Chapter02

Chapter02 - BCH 4053Spring 2003Chapter 2 Lecture Notes...

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Chapter 2, page 1 BCH 4053—Spring 2003—Chapter 2 Lecture Notes Slide 1 Chapter 2 Water, pH and Ionic Equilibria Slide 2 Physical Properties of Water • High boiling point • High melting point • High heat of vaporization • High heat of fusion Slide 3 Physical Properties of Water • High specific heat • good heat exchange medium • High surface tension • High dielectric constant • Density of ice < density of liquid • (Ice floats)
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Chapter 2, page 2 Slide 4 Structure of Water • Bent Polar Molecule (Fig 2.1) • Tetrahedral ice structure(Fig 2.2) • hydrogen bonding • Liquid still highly hydrogen bonded • “Flickering Cluster” 10 psec (Fig 2.3) Slide 5 Interaction with Solutes • Solvation of ions (Fig 2.4) • Dielectric constant of water • Hydrogen bonding with polar molecules Slide 6 Interaction with Solutes, (con’t) • Non-polar solutes—“Hydrophobic Effect” • Clathrate “ice-like” structure around non-polar molecule (Fig 2.5) • Water becomes “more ordered”, therefore entropy disfavors solubility • “attraction” between non-polar molecules is really an “expulsion” from water
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Chapter 2, page 3 Slide 7 Interaction with Solutes, (con’t) • Amphipathic molecules (Fig 2.6) • Micelles (Fig 2.7) • Bilayers (Fig 9.2) • lamellar structures (Fig 9.4) • protein folding • base stacking in DNA • Chaotropic Agents • urea and guanidinium ion disrupt ordered structure Slide 8 Interaction with Solutes, (con’t) • Colligative Properties (depends on # of solute particles) • freezing point depression • boiling point elevation • vapor pressure lowering • osmotic pressure increase (Fig 2.8) Slide 9 Acids and Bases • Definition of Acid and Base • Arrhenius—effect on [H + ] • Bronsted-Lowery—proton donor/acceptor • Lewis—electron pair donor/acceptor • The hydrated proton [H 3 O + ] (Fig 2.10)
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Chapter 2, page 4 Slide 10 Auto-ionization of water - 2 23 3 eq 22 2 2 14 w HO + + OH [HO][OH] K = [H O][H O] or H OH [H][OH] K [HO] K [H][OH ] 10 + +- +-- + = == & & Slide 11 Range of [H + ] and [OH - ] • [H 2 O] = 55.5 M • Therefore for Acids [H 3 O + ] << 55.5 M [OH - ] >> 10 -14 /55.5 M • Or for Bases • [OH - ] << 55.5 M • [H 3 O + ] >>10 -14 /55.5 M Slide 12 Definitions of pH and pOH • Because of large concentration range (between about 10 M and 10 -15 M) a logarithmic scale of concentrations is defined: pH = -log[H + ] pOH = -log[OH - ]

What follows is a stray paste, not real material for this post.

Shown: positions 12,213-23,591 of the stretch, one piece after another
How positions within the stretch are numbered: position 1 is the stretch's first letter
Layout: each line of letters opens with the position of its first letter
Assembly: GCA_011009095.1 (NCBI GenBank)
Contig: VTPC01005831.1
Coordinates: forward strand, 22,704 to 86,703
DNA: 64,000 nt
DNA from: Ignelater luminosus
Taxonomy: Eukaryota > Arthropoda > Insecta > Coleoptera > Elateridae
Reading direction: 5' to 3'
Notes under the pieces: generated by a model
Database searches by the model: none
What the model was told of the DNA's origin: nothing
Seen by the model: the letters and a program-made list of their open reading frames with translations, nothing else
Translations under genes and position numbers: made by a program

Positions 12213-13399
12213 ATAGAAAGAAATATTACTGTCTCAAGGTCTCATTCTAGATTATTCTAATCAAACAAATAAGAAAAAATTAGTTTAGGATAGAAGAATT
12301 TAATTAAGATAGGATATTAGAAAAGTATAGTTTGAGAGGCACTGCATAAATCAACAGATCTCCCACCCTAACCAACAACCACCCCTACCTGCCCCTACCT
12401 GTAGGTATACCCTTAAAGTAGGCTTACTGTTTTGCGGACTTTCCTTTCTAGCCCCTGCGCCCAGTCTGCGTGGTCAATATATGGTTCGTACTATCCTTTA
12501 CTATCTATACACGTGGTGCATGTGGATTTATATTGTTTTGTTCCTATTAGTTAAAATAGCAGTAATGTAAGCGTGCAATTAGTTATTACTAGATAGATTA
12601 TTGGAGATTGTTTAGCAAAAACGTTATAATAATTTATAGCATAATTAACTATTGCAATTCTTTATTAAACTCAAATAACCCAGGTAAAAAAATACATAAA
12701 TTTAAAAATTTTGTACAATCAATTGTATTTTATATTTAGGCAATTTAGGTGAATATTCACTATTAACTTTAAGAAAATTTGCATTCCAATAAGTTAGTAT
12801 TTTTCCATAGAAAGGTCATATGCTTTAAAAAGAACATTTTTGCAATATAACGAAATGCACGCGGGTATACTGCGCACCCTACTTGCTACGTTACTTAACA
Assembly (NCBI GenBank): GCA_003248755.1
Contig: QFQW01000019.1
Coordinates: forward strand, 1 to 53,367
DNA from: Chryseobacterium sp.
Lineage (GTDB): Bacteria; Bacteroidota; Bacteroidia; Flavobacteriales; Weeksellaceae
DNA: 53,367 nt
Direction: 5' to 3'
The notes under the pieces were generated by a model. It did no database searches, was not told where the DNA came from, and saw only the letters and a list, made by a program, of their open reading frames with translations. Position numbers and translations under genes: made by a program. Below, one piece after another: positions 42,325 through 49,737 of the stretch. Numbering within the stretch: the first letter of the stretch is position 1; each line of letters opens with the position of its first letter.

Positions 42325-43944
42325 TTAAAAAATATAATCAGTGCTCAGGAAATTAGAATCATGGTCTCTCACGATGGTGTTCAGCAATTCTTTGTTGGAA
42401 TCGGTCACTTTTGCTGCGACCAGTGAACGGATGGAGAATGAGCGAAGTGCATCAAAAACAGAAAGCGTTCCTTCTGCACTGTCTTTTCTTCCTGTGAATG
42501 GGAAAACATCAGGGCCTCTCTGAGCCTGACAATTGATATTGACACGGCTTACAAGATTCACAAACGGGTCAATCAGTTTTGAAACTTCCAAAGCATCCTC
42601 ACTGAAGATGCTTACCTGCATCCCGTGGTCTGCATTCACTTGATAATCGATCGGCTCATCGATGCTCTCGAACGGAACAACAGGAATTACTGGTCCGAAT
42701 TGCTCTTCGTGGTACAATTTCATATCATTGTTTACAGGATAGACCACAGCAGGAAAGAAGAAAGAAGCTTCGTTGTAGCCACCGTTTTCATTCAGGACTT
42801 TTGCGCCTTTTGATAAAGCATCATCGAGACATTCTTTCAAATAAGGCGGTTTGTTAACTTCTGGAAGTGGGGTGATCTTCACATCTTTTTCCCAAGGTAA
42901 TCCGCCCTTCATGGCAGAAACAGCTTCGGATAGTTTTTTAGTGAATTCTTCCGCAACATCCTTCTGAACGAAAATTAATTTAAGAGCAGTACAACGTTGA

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Chapter 2, page 5 Slide 13 Relationship of pH and pOH Since [H + ][OH - ] = 10 -14 -log[H + ] + -log[OH - ] = -log[10 -14 ] pH + pOH = 14 So pH = 14 – pOH and pOH = 14 –pH Neutral solution, pH = pOH = 7 Acid solutions, [H + ] > [OH - ], pH < 7 Basic solutions, [H + ] < [OH - ], pH > 7 (See Table 2.2) Slide 14 Review of Logarithmic Calculations • What is pH if [H + ] is 3.2 x 10 -4 M? 4 log 3.2 x 1 0 log3. 2 log10 0.51(the mantissa ) 4(the characteristic) -3.49 so pH = -(-3.49) = 3.49 - =+ =- = -4 What is [H + ] if pH is 8.56? + p H 8.5 6 0.4 49 9 [H ] 1 0 1 0 1 0 x 10 2.75 x 10 - -- - === = Slide 15 Need Review in such calculations?
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This note was uploaded on 07/22/2011 for the course BCH 4053 taught by Professor Logan during the Spring '06 term at FSU.

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Chapter02 - BCH 4053Spring 2003Chapter 2 Lecture Notes...

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